*Gasp!* Your grass is so GREEN! Jealous...Love the cozy nesting boxes-
Isn't awfully low for nesting boxes? Do you have fox or anything else around that hunt chickens? Maybe your dog is just that good!!
The height nesting boxes depends on your coop situation and the kind of boxes you make/buy. In our other two chicken coops, the nesting boxes are indoors and attached to the wall, a few feet off the ground. We've also used plastic milk crates lined with hay sitting on the ground.These hens are in our newest chicken area, which is a large open pen with one side made from a wall of the old log cat cabin (the nesting boxes are sitting up against it).The open area is fenced in with hog panels and then there is 7 foot high deer netting (which we happened to have laying around) attached to the panels, so the sides are really high. Nobody can get in, and nobody can get out. :) It's open to the sky, but covered partly by an overhanging tree, and between Bear and Bert (who mostly stay up near the house/farmyard where the coop is) and Daisy and Marta, our awesome livestock guardian dogs, we have only lost (knock on wood) one chicken to a predator in the last several years - and that was from this pen before we made it more secure.For a while last summer we had a few dozen chickens living and sleeping out loose in the farmyard (which was a big messy pain) and they all survived just fine. The big dogs even scare away hawks and other birds. They're amazing.On one side there is a low portable coop that Joe built, which is (I think) about 4' x 6' and opens from the top. That's where the hens sleep at night on a perch, but there isn't really enough space inside for nesting boxes, and it's kind of a pain to open the heavy lid to get eggs out of there every day.We already had that small nesting box on the left Joe had made a while ago, and it was getting overcrowded for 6 hens, so Joe built them a second one last week. So far they're working out great.I'm not sure if I ever posted a photo of this new chicken pen setup; if not I'll try and take some pictures. We really like it.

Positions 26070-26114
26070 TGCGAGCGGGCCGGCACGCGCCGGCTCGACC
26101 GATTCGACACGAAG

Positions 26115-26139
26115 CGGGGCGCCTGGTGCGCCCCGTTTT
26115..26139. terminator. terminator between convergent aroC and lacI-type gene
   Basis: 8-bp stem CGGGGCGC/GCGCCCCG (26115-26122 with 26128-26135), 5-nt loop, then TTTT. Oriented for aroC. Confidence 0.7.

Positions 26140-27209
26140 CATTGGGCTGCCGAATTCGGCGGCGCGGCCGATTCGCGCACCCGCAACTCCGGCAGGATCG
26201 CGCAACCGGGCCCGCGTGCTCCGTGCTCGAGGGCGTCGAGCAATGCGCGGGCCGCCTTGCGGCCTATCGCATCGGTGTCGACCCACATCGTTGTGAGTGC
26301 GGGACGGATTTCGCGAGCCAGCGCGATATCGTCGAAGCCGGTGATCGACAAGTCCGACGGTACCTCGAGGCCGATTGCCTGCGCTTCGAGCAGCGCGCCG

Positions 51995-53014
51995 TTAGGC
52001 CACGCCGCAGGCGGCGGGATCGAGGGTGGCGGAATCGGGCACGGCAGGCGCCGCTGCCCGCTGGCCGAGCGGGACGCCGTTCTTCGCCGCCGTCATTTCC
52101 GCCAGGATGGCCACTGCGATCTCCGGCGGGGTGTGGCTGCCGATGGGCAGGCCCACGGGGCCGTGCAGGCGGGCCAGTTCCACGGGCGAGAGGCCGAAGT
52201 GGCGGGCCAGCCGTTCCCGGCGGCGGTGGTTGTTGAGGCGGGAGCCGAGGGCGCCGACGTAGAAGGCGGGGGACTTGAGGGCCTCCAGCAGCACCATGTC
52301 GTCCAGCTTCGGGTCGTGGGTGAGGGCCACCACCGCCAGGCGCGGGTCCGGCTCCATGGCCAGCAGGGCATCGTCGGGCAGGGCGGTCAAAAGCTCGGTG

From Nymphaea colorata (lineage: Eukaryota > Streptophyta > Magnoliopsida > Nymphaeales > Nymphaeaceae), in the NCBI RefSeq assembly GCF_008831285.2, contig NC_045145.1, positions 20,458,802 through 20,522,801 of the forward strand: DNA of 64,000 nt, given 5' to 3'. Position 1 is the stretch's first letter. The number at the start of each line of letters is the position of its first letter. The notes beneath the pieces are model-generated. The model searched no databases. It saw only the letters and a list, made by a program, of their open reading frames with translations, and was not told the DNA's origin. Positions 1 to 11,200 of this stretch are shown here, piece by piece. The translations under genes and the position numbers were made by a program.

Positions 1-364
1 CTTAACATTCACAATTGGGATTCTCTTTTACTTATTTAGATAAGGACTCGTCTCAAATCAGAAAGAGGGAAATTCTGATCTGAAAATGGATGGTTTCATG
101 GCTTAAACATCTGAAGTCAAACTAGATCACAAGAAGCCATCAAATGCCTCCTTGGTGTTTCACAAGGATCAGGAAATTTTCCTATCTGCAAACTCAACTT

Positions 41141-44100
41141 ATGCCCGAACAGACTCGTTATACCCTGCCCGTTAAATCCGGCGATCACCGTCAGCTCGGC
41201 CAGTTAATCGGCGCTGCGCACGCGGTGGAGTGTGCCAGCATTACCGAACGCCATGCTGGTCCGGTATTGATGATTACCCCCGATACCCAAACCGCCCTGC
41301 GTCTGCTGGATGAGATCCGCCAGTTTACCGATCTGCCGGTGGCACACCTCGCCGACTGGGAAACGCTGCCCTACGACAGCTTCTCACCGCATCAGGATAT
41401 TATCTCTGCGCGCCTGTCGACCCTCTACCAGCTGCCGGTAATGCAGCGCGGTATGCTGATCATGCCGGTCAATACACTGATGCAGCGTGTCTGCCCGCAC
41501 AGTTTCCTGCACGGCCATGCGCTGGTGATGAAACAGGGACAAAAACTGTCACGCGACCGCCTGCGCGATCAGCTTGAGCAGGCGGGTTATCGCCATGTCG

Oops, I forgot. We did lose a few very young chicks last summer from the two batches that were hatched out in the open (Lokey and Specksy hid their nests really well) and not moved into a small enclosed pen once the chicks hatched - but I'm pretty sure one of the cats ate them. ;)As for the height of nesting boxes, while chickens like to roost off the ground, being on ground level is actually what chickens are naturally used to when laying eggs, because if they're going to hatch out a nest of baby chicks, it's going to be on the ground.Putting the nesting boxes off the ground may give you some protection from predators, but it won't really matter if the chickens are already in a secure coop. The most important thing is that the hens need a place to lay their eggs where they feel safe. The roof on these boxes makes them feel safer and more protected than just an open crate.One reason a lot of nesting boxes are located several feet off the ground is simply because it's easier for the farmer to collect the eggs! :)
Farmguy Joe must feel like a rock star with all those smitten ladies trailing in his wake. ;^)Sue